Although significant progress has been made over the past decade in understanding, preventing, and treating ARD, chemical contaminations of air, soil, ground/surface water potentially resulting from the mining process constitutes perhaps one of the main environmental risks associated with mining.  Soil and water contaminations are particularly prone to result in complex environmental disputes because they can manifest themselves decades after a mine closure.  This could potentially create substantial litigation risk for the owners of the mine.  A frequent legal issue arising in this context is the apportionment of liability between the successive owners and operators of a mining project; some of whom may be out of business or have been acquired (by third parties) by the time a dispute arises.

Risks inherent to the closure of mining projects. Most jurisdictions now impose extensive closure and reclamation requirements on mining projects, including the reconversion of the mine infrastructures and returning of mine lands and water resources to natural or productive use.  Mining companies unwilling or unable to comply with those requirements could face significant liability under the applicable legislation of the host state.

The failure to comply with environmental norms and regulations may result in regulatory fines or penalties for mining companies (or, even the withdrawal of their mining licenses). More importantly, mining companies responsible for environmental contaminations or pollutions may also be required to clean-up the polluted areas.

Environmental liabilities can therefore threaten the profitability, in some cases the existence, of a mining project, and by ricochet have an impact on the revenue that the host state could extract from the mineral that is extracted and sold from its mines.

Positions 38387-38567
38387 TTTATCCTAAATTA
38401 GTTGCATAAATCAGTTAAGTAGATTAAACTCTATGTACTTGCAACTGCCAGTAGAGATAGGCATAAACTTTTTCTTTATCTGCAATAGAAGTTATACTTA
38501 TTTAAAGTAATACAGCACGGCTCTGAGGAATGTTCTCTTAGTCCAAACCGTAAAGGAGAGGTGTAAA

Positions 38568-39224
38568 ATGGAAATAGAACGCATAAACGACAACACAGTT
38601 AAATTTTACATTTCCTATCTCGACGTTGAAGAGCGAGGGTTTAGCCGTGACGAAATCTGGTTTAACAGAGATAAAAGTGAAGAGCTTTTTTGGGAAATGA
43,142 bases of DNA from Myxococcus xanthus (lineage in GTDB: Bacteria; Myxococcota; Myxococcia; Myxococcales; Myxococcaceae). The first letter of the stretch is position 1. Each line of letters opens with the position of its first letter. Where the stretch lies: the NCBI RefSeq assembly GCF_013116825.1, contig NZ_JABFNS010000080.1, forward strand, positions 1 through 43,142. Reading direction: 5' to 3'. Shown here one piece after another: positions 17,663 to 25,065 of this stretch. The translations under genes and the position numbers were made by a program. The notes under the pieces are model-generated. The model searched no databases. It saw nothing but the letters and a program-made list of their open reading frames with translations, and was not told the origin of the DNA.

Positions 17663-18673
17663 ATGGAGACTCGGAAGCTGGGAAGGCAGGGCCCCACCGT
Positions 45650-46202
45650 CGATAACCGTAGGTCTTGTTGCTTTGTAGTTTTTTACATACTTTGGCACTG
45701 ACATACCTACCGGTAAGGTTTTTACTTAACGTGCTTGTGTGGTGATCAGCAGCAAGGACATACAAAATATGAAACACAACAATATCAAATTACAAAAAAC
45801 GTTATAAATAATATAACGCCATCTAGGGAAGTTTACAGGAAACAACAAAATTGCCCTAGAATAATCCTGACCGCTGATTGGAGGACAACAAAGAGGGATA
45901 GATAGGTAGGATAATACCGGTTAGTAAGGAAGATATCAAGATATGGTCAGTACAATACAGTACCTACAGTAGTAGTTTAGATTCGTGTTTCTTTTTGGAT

As a result, in order to minimise such risks, it is important that host states clearly define the applicable environmental regulations and for mining companies to properly identify the environmental risks associated with their operations and to make sure that they strictly comply with the applicable environmental regulations.

Environmental disputes

In order to address the above-mentioned environmental risks, a number of mining jurisdictions have adopted comprehensive environmental regulations applicable to the mining sector.

However, imposing strict environmental requirements without ensuring fair and non-discriminatory treatment amongst foreign investors operating in the country, could substantially impact the profitability or even the existence of mining projects, which can cause foreign mining companies to challenge the host state’s regulations/measures in accordance with the international investment agreements (or contracts) to which the host State and the investor’s home state are party.

Let me take two examples of investor-State mining disputes arising in connection with the application of environmental regulations enacted by the host state.  These examples could serve as guidance to host states and mining companies alike, as to how some investor-state arbitration tribunals have approached these issues.